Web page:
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Hank Williams

Revealed The Unreleased Recordings – 2009 (Time Life)

Reviewed by Ken Burke

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CDs by Hank Williams

After his death in 1953, Hank Williams, became less a performer than a post-mortem brand name wherein his basic personality as an artist was increasingly downplayed and diminished. This remarkably enjoyable three-CD set, drawn from warmly remastered acetates - featuring occasional surface noise - of the old Mother's Best radio show, showcases much of that nearly lost essence.

Supported by his regular collaborators the Drifting Cowboys, Williams brings surprising drive to live renditions his great early hits, Move It On Over, Mind Your Own Business and >i>Why Don't You Love Me. Brilliantly raw, these jump-inspired sides, along with the jivey Nobody's Lonesome for Me and Moanin' The Blues, display rockabilly intentions years before Elvis Presley defined the genre.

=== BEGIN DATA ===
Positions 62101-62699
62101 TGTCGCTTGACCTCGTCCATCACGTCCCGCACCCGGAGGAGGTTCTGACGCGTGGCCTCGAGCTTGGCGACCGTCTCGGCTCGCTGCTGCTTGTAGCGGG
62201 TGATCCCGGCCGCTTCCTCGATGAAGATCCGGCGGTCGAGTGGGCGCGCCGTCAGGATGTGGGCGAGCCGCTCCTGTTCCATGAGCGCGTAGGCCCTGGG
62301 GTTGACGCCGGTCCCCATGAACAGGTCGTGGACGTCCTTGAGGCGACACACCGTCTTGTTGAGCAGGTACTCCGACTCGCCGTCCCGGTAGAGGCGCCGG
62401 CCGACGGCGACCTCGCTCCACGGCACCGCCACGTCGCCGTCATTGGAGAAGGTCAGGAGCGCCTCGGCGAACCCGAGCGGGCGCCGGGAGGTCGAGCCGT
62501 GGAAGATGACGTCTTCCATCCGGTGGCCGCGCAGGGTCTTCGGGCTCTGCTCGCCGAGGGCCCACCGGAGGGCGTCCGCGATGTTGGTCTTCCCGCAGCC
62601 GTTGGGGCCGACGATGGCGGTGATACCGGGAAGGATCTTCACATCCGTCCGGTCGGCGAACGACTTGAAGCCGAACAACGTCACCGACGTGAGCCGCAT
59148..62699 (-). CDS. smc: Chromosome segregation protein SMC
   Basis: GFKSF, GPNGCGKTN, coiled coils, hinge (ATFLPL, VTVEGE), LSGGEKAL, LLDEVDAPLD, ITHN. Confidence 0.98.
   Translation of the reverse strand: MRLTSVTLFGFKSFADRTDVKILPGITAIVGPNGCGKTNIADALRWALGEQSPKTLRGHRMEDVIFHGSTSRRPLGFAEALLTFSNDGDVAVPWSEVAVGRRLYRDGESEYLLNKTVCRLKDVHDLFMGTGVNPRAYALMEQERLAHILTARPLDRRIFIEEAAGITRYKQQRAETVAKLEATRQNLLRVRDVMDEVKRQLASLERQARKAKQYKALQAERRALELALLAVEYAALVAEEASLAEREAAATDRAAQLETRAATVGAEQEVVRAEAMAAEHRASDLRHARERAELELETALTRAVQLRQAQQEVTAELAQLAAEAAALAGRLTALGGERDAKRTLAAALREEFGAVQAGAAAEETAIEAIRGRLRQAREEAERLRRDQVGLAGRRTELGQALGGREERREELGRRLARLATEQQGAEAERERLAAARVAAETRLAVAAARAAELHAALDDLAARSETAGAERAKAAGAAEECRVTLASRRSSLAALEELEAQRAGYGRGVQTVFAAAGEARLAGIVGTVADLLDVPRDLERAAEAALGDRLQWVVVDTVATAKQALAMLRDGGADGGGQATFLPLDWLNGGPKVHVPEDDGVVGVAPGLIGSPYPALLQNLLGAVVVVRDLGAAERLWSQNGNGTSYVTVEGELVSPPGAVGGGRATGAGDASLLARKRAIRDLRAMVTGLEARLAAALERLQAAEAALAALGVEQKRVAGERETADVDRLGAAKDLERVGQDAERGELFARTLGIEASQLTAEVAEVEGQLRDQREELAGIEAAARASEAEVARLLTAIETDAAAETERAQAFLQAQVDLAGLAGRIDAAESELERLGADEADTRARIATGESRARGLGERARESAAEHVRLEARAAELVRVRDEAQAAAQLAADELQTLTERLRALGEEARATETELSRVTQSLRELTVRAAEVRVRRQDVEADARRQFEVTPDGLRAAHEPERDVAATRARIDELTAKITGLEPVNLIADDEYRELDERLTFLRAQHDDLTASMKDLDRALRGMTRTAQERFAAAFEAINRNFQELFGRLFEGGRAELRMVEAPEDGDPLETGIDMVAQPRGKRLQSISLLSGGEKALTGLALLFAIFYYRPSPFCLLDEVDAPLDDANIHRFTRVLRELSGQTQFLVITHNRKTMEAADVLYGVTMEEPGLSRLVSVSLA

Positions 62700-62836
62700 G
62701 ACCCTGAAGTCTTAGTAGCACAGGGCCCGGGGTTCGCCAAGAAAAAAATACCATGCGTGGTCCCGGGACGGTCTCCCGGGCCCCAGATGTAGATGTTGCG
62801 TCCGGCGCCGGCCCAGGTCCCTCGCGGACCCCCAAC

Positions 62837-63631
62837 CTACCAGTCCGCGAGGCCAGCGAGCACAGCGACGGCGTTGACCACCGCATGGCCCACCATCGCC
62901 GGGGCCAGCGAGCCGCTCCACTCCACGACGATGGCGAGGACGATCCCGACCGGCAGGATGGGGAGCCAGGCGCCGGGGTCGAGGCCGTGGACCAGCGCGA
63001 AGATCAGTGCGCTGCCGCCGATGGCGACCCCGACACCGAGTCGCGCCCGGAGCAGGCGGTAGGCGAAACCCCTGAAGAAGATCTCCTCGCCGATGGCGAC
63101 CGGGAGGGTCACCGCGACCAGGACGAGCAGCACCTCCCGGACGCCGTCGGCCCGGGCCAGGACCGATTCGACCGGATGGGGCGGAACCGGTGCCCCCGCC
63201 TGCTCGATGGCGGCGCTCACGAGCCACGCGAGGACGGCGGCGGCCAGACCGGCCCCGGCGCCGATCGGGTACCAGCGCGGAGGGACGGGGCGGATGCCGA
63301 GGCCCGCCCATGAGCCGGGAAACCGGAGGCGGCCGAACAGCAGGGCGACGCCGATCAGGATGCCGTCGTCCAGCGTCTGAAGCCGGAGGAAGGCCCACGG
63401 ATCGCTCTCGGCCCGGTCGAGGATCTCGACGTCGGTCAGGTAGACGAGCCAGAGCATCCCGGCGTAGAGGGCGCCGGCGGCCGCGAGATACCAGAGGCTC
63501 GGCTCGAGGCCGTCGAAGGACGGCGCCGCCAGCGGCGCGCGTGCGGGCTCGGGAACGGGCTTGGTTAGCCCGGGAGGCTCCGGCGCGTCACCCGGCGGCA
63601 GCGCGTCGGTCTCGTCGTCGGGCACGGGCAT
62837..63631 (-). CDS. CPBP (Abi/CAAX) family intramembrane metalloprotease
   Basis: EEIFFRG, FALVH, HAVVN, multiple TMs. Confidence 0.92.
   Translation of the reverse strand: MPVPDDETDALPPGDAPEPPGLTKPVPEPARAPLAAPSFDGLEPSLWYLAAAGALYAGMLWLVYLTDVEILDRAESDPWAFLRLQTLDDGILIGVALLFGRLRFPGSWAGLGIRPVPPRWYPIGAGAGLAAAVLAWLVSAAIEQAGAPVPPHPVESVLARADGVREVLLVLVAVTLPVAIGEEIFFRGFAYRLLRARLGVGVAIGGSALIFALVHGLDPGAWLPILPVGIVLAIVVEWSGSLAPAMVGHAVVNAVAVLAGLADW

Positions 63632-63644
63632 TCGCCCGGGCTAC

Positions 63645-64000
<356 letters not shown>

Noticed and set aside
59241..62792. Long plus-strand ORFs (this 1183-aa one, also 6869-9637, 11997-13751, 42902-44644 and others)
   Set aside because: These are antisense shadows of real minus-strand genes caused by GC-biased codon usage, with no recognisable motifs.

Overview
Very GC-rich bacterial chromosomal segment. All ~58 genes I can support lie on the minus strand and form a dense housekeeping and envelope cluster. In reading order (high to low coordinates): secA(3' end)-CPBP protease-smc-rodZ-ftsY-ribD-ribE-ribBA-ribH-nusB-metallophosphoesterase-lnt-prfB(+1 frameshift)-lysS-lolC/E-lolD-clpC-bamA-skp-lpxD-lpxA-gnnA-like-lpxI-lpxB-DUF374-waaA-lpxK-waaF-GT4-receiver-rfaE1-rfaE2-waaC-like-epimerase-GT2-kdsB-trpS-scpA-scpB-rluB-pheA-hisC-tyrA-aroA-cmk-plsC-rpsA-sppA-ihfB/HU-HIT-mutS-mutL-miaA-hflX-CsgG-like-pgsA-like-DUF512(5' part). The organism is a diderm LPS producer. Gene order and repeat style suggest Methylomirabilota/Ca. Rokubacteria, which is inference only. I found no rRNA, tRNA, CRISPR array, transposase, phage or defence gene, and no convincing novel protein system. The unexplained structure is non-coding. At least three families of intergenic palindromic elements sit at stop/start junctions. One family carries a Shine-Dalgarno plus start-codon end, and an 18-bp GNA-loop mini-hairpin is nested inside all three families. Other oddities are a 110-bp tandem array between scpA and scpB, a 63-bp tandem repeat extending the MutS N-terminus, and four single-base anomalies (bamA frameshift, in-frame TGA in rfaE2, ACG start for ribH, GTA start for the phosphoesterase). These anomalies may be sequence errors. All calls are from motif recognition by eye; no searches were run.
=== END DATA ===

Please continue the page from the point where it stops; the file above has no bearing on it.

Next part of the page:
However, as a straight tear-in-your beer country singer, Williams had few peers. Sporting a deeper voice than heard on his MGM releases, the Alabama-born singer songwriter sounds like he is freshly gazing into the gaping maw of heartache emoting such classics as They'll Never Take Her Love From Me, Cold Cold Heart, and I've Just Told Mama Goodbye. Moreover, his ability to imbue old-time gospel favorites ala Farther Along, I Heard My Savior Calling Me and T. Texas Tyler's Deck of Cards with sanctified testimony galore.

A born radio performer who read commercials as if he were giving a helpful hint to a neighbor, Williams's on-air personality defined the word folksy. Further, he was a master comic and tragedian. Indeed, while basically blowing the cover on his spoken word alter-ego Luke the Drifter, the artist provokes both rueful chuckles and tears.

Each disc features a full-length Mother's Best show and Williams biographer Colin Escott supplies a well-researched set of booklet notes replete with rare photographs. Yet, it is the late artist himself who proves most memorable. Whether singing from the gut about God, mother, or lost love, making funny self-deprecating remarks or calling his fiddle-player Jerry Rivers "burrhead," Williams' down home charisma completely renews his star power for modern audiences.